The biggest problem with televising hockey is the game itself. The puck is so small and moves so swiftly that on your 19-inch TV screen, it looks like a runaway bread crumb. Even when goals are replayed in slow motion, the puck can be camera-shy, leaving the imagination to complete the picture.

But as we journey through the NHL's Stanley Cup playoffs, area viewers can rejoice in a couple of aspects: 1) the Capitals, after years of being pronounced dead on arrival at the postseason party, actually are alive and well, and 2) the local TV coverage of the games has been darn good.

There isn't a lot of difference in quality between WDCA-TV-20's telecasts of Capitals road games and Home Team Sports' cablecasts of Capitals home games. That's because the key personnel on both productions is identical -- producer Bill Brown, play-by-play broadcaster Mike Fornes and analyst Al Koken.

Now in their second year together, Fornes and Koken appear exceedingly comfortable with each other. While these two gentlemen often look unsure on how to style their hair, they are cocksure on how to call a hockey game. Fornes and Koken can be criticized for a bias toward the Capitals, but it's not nearly as bad as you'll find elsewhere in town, and they generally bring intelligence and insight to a broadcast.

Fornes, who did Hartford Whalers games before coming here, handles play-by-play in low-key, steady fashion. He's adept at following the puck with a minimum of words, and he gets excited in all the right spots. Even his signature call -- the words " . . . and a goal!!! " -- speaks loudly for his quiet, efficient style. Take, for instance, Game 3 of the Capitals-Rangers playoff series. As we watched a breakaway develop to produce Washington's first score, Fornes simply told us, "Bobby Carpenter -- a break. He's in alone. A deke, a shot . . . and a goal!!"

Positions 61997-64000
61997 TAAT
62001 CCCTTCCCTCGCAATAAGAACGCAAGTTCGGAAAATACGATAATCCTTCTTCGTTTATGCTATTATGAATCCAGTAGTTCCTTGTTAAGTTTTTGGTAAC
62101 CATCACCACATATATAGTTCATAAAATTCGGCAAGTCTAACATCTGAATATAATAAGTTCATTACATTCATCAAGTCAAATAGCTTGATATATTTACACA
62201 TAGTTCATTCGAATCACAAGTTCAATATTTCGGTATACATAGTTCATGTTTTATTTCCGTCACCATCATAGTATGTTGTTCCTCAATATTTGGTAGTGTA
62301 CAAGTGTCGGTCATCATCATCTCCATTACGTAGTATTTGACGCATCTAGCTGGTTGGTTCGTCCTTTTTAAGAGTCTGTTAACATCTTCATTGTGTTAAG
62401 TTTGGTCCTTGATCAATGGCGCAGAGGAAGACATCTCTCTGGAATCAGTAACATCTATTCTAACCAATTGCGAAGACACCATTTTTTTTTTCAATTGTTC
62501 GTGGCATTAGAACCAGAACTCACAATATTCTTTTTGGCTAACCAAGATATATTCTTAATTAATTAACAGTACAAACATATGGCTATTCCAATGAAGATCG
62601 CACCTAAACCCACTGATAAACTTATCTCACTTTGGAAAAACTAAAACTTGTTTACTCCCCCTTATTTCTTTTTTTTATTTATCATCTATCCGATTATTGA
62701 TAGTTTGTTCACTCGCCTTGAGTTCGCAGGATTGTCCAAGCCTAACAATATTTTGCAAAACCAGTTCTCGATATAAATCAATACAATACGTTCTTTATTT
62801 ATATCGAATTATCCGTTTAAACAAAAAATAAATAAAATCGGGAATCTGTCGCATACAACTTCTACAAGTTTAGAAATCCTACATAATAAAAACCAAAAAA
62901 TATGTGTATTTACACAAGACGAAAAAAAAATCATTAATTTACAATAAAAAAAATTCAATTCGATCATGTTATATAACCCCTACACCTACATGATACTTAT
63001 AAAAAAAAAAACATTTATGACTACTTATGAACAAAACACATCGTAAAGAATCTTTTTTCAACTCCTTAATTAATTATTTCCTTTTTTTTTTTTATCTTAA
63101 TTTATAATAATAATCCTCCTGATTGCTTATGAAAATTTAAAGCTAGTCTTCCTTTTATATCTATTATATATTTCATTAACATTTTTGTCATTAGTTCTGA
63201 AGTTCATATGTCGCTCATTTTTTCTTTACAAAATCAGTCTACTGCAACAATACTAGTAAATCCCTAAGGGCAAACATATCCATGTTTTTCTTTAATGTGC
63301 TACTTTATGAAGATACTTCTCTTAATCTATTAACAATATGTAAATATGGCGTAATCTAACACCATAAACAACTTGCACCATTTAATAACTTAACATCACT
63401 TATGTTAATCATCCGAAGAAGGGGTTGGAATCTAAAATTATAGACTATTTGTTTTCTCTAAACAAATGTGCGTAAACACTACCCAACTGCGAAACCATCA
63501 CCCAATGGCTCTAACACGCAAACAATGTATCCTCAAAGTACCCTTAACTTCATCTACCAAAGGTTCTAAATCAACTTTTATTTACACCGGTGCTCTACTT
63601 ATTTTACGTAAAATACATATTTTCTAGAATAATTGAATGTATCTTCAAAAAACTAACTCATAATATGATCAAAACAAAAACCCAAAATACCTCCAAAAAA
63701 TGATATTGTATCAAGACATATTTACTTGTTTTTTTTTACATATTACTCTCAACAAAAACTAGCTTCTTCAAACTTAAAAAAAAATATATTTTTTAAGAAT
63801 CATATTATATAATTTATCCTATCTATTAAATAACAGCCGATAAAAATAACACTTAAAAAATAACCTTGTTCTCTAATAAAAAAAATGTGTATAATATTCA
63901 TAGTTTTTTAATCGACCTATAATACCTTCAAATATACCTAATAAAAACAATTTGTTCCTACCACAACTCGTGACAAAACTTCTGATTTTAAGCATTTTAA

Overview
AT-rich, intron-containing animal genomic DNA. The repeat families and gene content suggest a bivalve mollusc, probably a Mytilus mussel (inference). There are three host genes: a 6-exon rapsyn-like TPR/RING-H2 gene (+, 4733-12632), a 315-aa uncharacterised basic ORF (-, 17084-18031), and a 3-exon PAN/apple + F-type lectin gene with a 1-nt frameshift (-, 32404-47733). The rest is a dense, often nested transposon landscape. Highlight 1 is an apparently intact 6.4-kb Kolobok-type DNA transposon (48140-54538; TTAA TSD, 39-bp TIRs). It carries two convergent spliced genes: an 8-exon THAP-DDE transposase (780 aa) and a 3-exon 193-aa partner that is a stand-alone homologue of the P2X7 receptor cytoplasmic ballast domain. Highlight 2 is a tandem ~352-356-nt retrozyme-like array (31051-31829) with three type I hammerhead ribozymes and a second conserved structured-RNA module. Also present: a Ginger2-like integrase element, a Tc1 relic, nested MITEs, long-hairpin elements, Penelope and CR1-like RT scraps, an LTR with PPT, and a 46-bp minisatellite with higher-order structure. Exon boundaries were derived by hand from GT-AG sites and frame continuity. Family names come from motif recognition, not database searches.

Koken, meanwhile, interjects good analysis without intruding on the game. He plays off his partner well and picks his spots nicely. On replays, he is especially strong -- many analysts often just walk us through a replay, simply repeating a play-by-play as we watch, but Koken makes an effort to point out aspects of the play we might have missed that precipitated the goal or the penalty.

There are days when Koken is flat or just plain unenlightening. But there are never days, thankfully, when he is a former NHL player. Koken, rather, is a sportscaster with a good hockey background. As a rule, ex-jocks make poor broadcasters, and as a rule, ex-hockey players make other ex-jocks look like good broadcasters. Many other NHL cities bear the burden of having ex-stars back-check the language.

The pictures we get from Capitals games largely are quality shots. HTS has a distinct advantage over WDCA in that the regional cable network controls the show at Capital Centre while Channel 20 almost always must pick up the feed it's given at out-of-town arenas. "At Capital Centre, I couldn't ask for anything more," said Brown. "They give us six good cameras, and [WRC-TV-4 sportscaster] George Michael thinks the pictures out of the Cap Centre are the best in the National Hockey League. [When we pick up an out-of-town feed], that's as tough a thing to do as there is for a producer. You have to negotiate with them for the elements you require for your telecast."

HTS' other advantage is the luxury of a 30-minute pregame show.

Then there are the between-period breaks. Hockey insists on two 18-minute intermissions, which is time enough for the viewer to take a shower, change a flat tire and make plans to campaign for a major political office. To fill the time, Channel 20 depends heavily on interviews with players and front-office types, plus highlights. HTS does a bit of the same but throws in its viewer call-in segment, which can grow tiresome. ("Hi, this is Rick from Reisterstown. Can you tell me why all the Capitals wear ice skates when they play?")

Still, the final product on HTS and WDCA is worthy of a Stanley Cup contender. It may be purely coincidental, but as the Capitals have improved markedly in recent years, so have the local telecasts.